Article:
Influence of analysis methods on interpretation of hazard maps.
Ann Occup Hyg 2013 Jun; 57(5):558-570
Exposure or hazard mapping is becoming increasingly popular among industrial hygienists. Direct-reading instruments used for hazard mapping of data collection are steadily increasing in reliability and portability while decreasing in cost. Exposure measurements made with these instruments generally require no laboratory analysis although hazard mapping can be a time-consuming process. To inform decision making by industrial hygienists and management, it is crucial that the maps generated from mapping data are as accurate and representative as possible. Currently, it is unclear how many sampling locations are necessary to produce a representative hazard map. As such, researchers typically collect as many points as can be sampled in several hours and interpolation methods are used to produce higher resolution maps. We have reanalyzed hazard-mapping data sets from three industrial settings to determine which interpolation methods yield the most accurate results. The goal is to provide practicing industrial hygienists with some practical guidelines to generate accurate hazard maps with 'off-the-shelf' mapping software. Visually verifying the fit of the variogram model is crucial for accurate interpolation. Exponential and spherical variogram models performed better than Gaussian models. It was also necessary to diverge from some of the default interpolation parameters such as the number of bins used for the experimental variogram and whether or not to allow for a nugget effect to achieve reasonable accuracy of the interpolation for some data sets.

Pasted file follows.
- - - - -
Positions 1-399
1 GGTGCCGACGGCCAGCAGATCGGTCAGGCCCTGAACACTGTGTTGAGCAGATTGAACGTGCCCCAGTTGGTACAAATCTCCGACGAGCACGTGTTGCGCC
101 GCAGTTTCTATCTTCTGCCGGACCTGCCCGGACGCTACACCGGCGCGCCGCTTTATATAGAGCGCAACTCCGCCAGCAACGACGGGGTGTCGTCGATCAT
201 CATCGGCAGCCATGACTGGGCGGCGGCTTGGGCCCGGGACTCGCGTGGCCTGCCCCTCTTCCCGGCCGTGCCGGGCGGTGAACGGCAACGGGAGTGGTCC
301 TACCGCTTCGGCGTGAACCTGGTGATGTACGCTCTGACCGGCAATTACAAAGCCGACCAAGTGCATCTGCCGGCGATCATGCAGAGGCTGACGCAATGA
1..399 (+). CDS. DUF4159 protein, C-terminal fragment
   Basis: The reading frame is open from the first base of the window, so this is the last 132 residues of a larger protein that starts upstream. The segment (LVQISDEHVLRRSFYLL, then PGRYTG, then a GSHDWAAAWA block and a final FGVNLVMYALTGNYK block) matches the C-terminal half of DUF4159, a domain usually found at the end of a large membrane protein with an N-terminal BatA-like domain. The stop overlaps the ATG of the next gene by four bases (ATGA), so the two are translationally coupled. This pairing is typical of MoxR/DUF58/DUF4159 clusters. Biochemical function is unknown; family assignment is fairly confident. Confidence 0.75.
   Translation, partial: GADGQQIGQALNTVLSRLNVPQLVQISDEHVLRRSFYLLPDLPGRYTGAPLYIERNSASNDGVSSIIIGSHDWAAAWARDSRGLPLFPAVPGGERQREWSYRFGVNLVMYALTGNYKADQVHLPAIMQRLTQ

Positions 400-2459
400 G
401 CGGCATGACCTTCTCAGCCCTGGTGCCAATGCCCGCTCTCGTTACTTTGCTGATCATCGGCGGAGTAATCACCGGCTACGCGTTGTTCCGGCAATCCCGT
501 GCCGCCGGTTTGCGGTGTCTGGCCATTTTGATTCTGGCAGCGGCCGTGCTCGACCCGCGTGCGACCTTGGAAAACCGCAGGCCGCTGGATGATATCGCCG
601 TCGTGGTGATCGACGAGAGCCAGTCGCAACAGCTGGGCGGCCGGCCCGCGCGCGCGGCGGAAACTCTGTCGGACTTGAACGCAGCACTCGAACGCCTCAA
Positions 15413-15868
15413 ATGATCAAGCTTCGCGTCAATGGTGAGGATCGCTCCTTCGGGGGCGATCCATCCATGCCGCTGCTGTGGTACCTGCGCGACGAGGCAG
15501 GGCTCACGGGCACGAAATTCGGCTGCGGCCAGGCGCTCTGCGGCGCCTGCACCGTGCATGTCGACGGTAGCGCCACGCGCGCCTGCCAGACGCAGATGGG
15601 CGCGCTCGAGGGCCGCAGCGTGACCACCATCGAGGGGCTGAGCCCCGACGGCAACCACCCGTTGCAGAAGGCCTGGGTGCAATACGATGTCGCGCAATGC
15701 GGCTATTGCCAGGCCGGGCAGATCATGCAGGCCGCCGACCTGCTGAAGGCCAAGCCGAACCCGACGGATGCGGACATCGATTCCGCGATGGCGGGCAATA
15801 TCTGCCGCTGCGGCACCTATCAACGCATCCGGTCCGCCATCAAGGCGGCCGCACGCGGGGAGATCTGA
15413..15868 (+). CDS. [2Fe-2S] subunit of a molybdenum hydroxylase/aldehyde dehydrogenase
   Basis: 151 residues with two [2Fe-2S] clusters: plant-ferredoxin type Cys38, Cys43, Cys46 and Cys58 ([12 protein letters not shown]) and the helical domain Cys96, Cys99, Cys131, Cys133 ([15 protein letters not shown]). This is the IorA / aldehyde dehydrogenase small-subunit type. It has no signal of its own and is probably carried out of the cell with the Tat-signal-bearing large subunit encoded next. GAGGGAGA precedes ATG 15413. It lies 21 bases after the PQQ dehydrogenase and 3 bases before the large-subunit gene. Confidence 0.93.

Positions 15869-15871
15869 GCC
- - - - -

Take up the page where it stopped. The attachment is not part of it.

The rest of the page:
Exposure-levels; Hazards; Industrial-hygienists; Measurement-equipment; Sampling; Models; Monitoring-systems; Statistical-analysis;
Author Keywords: exposure mapping; hazard mapping; interpolation; kriging
Kirsten A. Koehler, Department of Environmental and Radiological Health Science, Colorado State University, Fort Collins, CO, USA 80523
Grant; Cooperative Agreement
Grant-Number-K01-OH-009886; Cooperative-Agreement-Number-U50-OH-007548; M122013
Annals of Occupational Hygiene
Colorado State University